We took pictures of things which we knew our daughter would love: there was a picture of her most favourite bear in the local paper; the trees in a city centre park had been wrapped in paper, which we joked made them look like they were wearing socks. We bought souvenirs for her, knowing that she was not missing us even nearly as much as we were missing her. Isn’t that just the way?
First time around I had spent as much time as I could in every art gallery and museum that I could dig up from the old guide book I had brought with me. Second time round there was time for pastry and there was time for poring over Moomin memorabilia to take home for our daughter. We never felt the need to hide the fact that we were tourists, nor would we have been embarrassed to be.
We took a bus tour around the city – very touristy, but really good way of getting an overview of a city you are new to. It swept us through the more affluent suburbs along the south coast of the city, and up through the academic and civic heart of the city. We hopped off and we hopped on, with a visit to a church in a rock slotted in between. It took the pressure off, and told us what we could see.
As much as I explored the fabric of the city through the day, I was merely an observer, rather than a participant. I knew the buildings I wanted to see, and I almost floated through them, without any interaction. At night I cloistered myself in my perfect room, drank local spirit, ate sushi and read a good book. So much so that I had to find a bookshop to buy more things to keep me busy at night.
We took a short trip on a heritage tram. It set off from the Havis Amanda statue, and made its way around a set of local streets, including passing by the base of the mighty Lutheran Cathedral. It was open air and low to the ground: it felt like we were whizzing through the city at a breakneck speed. It cemented our love of trams, just trams with windows and soft seats, rather than wooden benches.
Our trip together would mark the last stay in the ill-fated hotel chain I had had my semi-mystical encounter with all those years before. Tellingly, the branch I had stayed in was no longer a hotel, but a block of nice flats. The one we ended up in put us in a basement box, next to a well frequented hotel smoking area, which was the focus of the social life of the hotel until the wee small hours.
The first visit had left my feet peeled and raw: walking the whole city in inappropriate footwear had built blisters on top of blisters, and I spent the final day barely able to walk, glad of a short walk to a hotel room and the ability to allow fresh air to do its wonderful work. It was my first solo foreign adventure, and I felt duty bound to make the most of it. I had planned meticulously, and stuck to it.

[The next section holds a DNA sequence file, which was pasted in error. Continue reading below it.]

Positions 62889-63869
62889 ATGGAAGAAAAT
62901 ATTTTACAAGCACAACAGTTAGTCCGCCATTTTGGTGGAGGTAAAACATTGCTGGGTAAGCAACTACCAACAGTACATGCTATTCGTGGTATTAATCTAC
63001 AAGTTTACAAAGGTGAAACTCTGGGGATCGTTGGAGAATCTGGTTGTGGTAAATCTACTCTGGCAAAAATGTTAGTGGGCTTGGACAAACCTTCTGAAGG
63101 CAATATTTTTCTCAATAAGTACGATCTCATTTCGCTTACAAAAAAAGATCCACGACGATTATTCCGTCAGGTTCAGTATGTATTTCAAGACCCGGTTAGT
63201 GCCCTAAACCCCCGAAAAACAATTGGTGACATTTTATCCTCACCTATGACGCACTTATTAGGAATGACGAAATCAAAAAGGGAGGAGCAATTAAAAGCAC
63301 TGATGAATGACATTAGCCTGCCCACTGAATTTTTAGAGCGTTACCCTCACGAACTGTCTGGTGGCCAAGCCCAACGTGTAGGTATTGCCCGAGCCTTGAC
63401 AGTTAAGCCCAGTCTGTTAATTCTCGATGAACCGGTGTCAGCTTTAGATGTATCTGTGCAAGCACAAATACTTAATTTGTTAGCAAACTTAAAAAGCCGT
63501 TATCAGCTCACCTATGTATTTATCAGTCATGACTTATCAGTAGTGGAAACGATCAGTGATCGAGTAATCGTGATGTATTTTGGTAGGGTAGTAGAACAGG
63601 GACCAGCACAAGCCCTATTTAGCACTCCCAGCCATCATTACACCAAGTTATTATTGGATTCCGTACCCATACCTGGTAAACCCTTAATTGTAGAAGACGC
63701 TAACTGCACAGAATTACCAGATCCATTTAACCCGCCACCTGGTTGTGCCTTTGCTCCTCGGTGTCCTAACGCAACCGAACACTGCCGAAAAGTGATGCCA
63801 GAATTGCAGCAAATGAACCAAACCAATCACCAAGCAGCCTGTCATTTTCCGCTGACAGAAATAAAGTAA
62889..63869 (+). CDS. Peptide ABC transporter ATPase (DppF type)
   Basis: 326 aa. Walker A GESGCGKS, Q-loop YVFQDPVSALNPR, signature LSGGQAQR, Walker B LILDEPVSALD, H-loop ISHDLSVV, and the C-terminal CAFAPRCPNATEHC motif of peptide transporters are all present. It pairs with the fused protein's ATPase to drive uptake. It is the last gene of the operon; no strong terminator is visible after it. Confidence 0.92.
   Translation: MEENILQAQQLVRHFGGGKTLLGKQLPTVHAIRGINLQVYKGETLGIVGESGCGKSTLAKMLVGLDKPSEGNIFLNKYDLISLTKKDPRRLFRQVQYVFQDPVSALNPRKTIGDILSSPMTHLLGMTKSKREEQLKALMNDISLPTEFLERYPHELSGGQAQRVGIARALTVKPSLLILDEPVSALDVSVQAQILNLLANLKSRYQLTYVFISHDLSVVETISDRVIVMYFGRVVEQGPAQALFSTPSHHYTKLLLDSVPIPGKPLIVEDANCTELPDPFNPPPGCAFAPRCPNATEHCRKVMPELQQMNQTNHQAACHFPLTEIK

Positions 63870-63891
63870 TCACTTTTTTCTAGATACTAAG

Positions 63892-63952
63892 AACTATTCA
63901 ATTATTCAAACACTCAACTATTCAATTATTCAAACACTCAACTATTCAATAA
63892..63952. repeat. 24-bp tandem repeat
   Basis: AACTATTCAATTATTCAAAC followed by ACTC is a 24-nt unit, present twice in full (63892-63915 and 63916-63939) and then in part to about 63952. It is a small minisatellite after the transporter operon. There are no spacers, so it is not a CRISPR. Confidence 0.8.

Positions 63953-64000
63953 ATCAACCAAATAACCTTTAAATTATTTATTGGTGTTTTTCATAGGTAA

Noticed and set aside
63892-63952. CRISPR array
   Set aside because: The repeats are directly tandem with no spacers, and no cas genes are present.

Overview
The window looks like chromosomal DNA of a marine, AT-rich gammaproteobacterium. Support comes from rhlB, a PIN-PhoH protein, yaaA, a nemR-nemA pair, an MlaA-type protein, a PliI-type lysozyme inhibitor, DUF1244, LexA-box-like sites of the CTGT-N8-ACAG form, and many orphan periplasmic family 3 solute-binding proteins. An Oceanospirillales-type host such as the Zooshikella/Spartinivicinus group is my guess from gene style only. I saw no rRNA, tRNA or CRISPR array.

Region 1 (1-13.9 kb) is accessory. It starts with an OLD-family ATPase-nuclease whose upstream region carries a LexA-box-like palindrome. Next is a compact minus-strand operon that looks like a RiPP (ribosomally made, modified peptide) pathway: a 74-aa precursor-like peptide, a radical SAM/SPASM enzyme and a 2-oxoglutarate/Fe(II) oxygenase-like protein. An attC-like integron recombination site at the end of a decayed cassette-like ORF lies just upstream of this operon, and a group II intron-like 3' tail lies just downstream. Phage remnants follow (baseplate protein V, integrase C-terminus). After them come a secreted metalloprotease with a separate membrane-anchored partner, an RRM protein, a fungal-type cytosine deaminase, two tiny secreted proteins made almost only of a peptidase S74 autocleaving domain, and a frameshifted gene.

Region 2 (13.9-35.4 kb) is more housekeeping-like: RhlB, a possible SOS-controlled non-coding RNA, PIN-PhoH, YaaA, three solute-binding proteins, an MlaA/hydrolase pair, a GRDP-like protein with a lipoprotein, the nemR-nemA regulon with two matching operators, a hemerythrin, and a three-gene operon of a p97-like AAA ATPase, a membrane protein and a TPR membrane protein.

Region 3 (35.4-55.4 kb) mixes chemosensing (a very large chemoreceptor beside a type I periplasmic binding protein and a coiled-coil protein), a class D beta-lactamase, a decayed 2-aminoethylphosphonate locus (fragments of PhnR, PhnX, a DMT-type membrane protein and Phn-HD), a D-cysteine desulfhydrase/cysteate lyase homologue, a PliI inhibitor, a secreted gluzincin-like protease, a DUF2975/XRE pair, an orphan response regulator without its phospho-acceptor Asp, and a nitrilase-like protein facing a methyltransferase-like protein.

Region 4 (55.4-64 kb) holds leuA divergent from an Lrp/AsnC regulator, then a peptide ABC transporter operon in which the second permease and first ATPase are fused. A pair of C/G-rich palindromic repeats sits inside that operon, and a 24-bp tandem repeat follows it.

Walking through the city, I looked a lot at the architecture, but mostly I tried to stay hidden. That didn’t mean staying in the shadows; I walked proudly through the centre of all of the streets and the shops. I just didn’t want anyone to ever suspect that I was a tourist there; I didn’t want anyone to think that I didn’t know what I was doing, and so take pity on me. I stupidly shunned all contact.
That said, I also experienced some degree of luck. I found myself with the best hotel in a chain of extremely cheap, largely unfitting hotels: that hotel room, which was more like a mini apartment, would drive my holidaying decisions for years to come: the luck I had in stumbling upon the one good branch would never cross my mind while I stayed in a procession of shitty little hell boxes.
Each night I would pore over guide books, plotting routes all over the city, hoping to pluck up the courage to make my way in to any one of the eateries that I aspired so strongly to get myself in to. There was no barrier but my own insecurity, and I knew that a solo holiday was the perfect chance to work on this, my least favourite failure. It was a partial success: I mean, I never ever went hungry.
I loved the architecture, and I still do: it is a combination of styles I now recognise across the lands which border the Baltic. They all have a core of medieval cobbles and business-like seafaring, upon which has been grafted a set of tall, imposing Russian buildings at every turn. The gaps are filled with modernity and self-expression, but the basic template remains, and it is beguiling, to me at least.
We ate locally, and we ate Finnish. We ate in a faux cabin, sending itself up to the north of the country and the indigenous cultures there. We ate in a restaurant connected to the theatre, in a neighbourhood I would never have thought to take myself out to before. We ate in a local bistro, with fishing memorabilia all over the walls and an old-fashioned salad bar. In short we ate well.
The second visit was a completely different experience: we used the local transport to explore the whole of the city, and to a much greater extent than I had done previously. We visited outlying neighbourhoods and open-air museums; we visited public artworks and got out on to the cool calming waters of the Baltic. We even got out in to local restaurants every night we were there.
One day I was sitting in a local park, just watching the world go by, enjoying the fact that I had done this all by myself, when a woman stopped and asked me something. I wanted not to appear like a moron, but an Englishman faced with a foreign language always will. She wanted to know the time, and couldn’t understand it when I told her it in English. She uncomfortably asked to see my watch.
We sat at the top of the steps at the Lutheran Cathedral and looked out at all we had seen, and all we had wandered through. Bus loads of tourists came and went beneath us; trams circled the city with a metronomic frequency. We sat and watched the thrum and the flow and realised that we were glad we had chosen this city to visit. We should definitely go back, with both of the girls.